With at least 16 million people, Karachi is the largest city in Pakistan, and one of the largest in the world. Yet, it does not have a mass transit system to serve the transport needs of its residents. The most recent form of mass transit that existed was the Karachi Circular Railway, which was shut down in 1999. Since then, several new schemes to increase the number of buses that ply the roads have failed, with the result that their numbers have stayed roughly constant over the last 15 years. But with a growing population, the demand for public transport has only increased.
Since buses, which are old and unreliable (the newest model of the bus is from 1980), have not been able to fulfill the demand, in 2008, an informal mode of transport, the Qingqi, came up in the city. A Qingqi is a motorcycle-rickshaw; it has the front of a motorcycle and the back of a rickshaw. Depending on the variant, it can seat four to 12 people. The first such vehicle was a low-cost Chinese innovation, which was called the Qingqi. The adapted name is now used to refer to similar vehicles being manufactured locally.
Qingqi owners soon organised and started operating on defined routes. The vehicle’s popularity rose largely because it was cheaper, connected passengers to areas where buses did not go, protected women from harassment and protected people in general from muggings. The latter aspect in particular, is important in Karachi because muggings in other vehicles, particularly buses, are much more common. Consequently, the number of Qingqis grew rapidly over the last five years, to approximately 65,000 as of March 2015. However, Qingqis are illegal as they are not registered vehicles and as a result their owners, represented by the All Karachi Qingqi Welfare Association (AKQWA) have been embroiled in court cases since 2010. Earlier this month, Qingqis were finally banned in Karachi (and the rest of Sindh).
As part of some fieldwork conducted in February and March this year, I interviewed several stakeholders in Karachi’s transport sector, including the president of AKQWA, Safdar Shah. Approximately 65,000 Qingqis operated in Karachi on 400 routes. Simple back-of-the-envelope calculations tell us that there were roughly 97,000 people (and consequently, their families) whose source of income relied directly on this vehicle. All of these people have become unemployed with the stroke of a pen. In addition, according to a report, 66 per cent of public transport users travel for less than 10 kilometres. This large chunk of users was primarily being served by Qingqis, who will now have to seek a substitute mode of transport. Stories of people, particularly women, not being able to reach their offices on time as a result of the ban have already been reported in this newspaper. Thus, there are a significant number of people in Karachi who have been affected adversely by the ban on Qingqis as no adequate alternative mode of transport is currently being provided.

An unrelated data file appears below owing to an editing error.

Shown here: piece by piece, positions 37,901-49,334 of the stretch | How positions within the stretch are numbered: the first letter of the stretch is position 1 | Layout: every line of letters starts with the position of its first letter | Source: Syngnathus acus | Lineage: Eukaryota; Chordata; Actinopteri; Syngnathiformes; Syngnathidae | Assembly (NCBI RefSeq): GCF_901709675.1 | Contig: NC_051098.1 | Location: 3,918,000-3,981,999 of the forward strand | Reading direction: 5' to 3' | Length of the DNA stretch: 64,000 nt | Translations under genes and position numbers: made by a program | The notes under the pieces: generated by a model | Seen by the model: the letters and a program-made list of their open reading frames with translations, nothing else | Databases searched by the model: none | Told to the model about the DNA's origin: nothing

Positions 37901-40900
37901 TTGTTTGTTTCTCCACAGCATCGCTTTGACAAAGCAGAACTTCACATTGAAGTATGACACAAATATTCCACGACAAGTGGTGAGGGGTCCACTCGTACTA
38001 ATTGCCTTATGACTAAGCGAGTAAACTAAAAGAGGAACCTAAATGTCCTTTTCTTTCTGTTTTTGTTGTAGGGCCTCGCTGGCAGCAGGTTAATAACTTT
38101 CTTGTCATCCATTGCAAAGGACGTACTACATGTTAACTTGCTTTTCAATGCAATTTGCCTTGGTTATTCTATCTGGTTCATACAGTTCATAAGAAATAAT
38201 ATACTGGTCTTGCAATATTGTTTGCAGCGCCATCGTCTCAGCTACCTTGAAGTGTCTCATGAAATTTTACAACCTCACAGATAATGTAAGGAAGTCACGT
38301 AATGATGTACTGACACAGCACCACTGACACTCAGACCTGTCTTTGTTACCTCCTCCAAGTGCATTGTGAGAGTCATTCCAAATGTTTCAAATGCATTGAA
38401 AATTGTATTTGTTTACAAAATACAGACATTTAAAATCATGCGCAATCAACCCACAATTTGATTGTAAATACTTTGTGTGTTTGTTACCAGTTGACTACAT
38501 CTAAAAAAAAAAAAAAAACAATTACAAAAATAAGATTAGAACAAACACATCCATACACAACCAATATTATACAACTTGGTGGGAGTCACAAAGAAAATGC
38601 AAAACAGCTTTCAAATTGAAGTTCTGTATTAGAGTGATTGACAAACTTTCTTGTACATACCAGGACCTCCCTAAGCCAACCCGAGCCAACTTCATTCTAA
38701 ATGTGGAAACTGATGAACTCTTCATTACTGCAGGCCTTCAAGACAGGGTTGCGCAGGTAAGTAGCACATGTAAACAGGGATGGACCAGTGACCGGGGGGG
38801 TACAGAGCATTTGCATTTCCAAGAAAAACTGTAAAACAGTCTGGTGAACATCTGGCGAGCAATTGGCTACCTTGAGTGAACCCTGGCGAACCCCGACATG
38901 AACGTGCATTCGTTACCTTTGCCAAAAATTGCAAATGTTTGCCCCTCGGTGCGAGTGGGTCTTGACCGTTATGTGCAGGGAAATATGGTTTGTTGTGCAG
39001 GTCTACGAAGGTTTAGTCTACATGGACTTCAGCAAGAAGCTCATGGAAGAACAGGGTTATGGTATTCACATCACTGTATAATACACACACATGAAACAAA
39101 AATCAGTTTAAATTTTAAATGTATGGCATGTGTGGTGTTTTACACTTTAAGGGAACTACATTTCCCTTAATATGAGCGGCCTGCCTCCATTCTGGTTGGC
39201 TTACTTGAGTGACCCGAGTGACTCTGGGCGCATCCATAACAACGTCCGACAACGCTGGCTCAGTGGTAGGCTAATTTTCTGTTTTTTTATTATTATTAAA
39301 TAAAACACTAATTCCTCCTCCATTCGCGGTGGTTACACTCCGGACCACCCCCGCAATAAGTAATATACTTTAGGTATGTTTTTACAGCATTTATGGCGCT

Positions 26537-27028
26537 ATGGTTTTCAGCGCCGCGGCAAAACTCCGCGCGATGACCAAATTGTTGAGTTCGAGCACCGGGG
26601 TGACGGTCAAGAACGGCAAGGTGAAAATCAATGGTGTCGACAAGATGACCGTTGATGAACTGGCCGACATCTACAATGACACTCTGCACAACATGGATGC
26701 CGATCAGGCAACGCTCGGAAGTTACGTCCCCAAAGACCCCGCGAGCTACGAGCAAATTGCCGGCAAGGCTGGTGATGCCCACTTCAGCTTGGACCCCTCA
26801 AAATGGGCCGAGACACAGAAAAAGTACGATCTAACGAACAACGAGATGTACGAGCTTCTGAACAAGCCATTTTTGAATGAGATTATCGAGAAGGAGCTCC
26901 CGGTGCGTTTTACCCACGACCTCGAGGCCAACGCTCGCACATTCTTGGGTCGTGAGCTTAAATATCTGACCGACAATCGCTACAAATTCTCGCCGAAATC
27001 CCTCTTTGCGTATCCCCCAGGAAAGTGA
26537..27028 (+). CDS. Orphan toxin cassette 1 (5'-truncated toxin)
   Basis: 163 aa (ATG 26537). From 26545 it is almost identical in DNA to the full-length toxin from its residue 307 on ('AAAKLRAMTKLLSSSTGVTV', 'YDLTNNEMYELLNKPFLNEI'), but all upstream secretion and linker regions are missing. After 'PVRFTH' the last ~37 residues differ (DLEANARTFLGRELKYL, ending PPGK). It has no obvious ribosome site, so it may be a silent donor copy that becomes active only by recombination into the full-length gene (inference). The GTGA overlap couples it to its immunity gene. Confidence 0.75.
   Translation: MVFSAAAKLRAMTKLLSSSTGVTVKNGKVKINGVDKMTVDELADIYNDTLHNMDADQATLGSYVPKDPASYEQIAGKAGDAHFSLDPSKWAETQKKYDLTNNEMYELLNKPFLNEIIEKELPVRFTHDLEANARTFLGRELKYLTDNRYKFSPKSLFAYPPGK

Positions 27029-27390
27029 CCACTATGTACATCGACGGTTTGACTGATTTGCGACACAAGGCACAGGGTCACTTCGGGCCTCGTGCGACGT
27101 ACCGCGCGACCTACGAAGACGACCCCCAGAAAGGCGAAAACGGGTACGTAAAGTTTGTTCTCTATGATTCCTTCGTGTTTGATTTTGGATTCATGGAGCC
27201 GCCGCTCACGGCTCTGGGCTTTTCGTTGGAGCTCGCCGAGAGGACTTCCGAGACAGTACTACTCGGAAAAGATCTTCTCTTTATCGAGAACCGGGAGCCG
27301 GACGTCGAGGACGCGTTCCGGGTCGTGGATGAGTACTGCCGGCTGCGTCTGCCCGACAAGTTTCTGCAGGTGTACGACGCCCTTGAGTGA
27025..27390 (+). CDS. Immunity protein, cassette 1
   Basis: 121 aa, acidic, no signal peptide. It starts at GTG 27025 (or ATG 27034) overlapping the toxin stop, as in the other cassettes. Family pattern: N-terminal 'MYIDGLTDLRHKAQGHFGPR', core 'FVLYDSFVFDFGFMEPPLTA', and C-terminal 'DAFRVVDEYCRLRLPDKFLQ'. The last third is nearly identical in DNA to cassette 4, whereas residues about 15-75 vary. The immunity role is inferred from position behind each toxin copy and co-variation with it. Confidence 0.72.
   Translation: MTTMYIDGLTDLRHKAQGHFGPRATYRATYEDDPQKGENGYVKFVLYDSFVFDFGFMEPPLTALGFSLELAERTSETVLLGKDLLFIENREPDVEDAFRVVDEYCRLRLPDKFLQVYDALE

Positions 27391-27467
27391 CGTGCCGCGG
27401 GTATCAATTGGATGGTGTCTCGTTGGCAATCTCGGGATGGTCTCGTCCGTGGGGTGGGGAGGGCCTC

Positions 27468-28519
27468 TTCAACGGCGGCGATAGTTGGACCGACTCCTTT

Qingqis came to be increasingly used because there was a gap between the demand and supply of public transport, which the buses and minibuses were not able to meet. This gap has been created again, and is likely to grow wider because the number of routes on which buses operate have decreased by 33 per cent since 2008. Karachi desperately needs a system of mass transit. Although the Sindh government has announced that work on a Metro bus will begin by the end of this month, at a minimum, this will take a year to be up and running.
Sindh could have followed Punjab’s example. In Lahore, instead of banning them outright, a plan was developed to phase out Qingqis after the Metro bus became operational. This plan also permitted Qingqis in those areas where public transport was otherwise not readily available, such as in the walled city. Moreover, alternative employment was to be provided to Qingqi owners and drivers.
There is a reason for the popularity of Qingqis. Without any other alternative form of mass transit being introduced in the short term, it is likely that another informal form of transport will come up in its place. Indeed, a friend who lives in Orangi Town tells me that rickshaws have already started operating on the exact same routes as Qingqis. However, these are significantly more expensive for the consumer, and unlikely to be feasible in the long term. Nevertheless, it is only a matter of time before these rickshaws spread to the rest of the city as well, highlighting the failure in planning and governance on the part of the government.
Published in The Express Tribune, August 25th, 2015.
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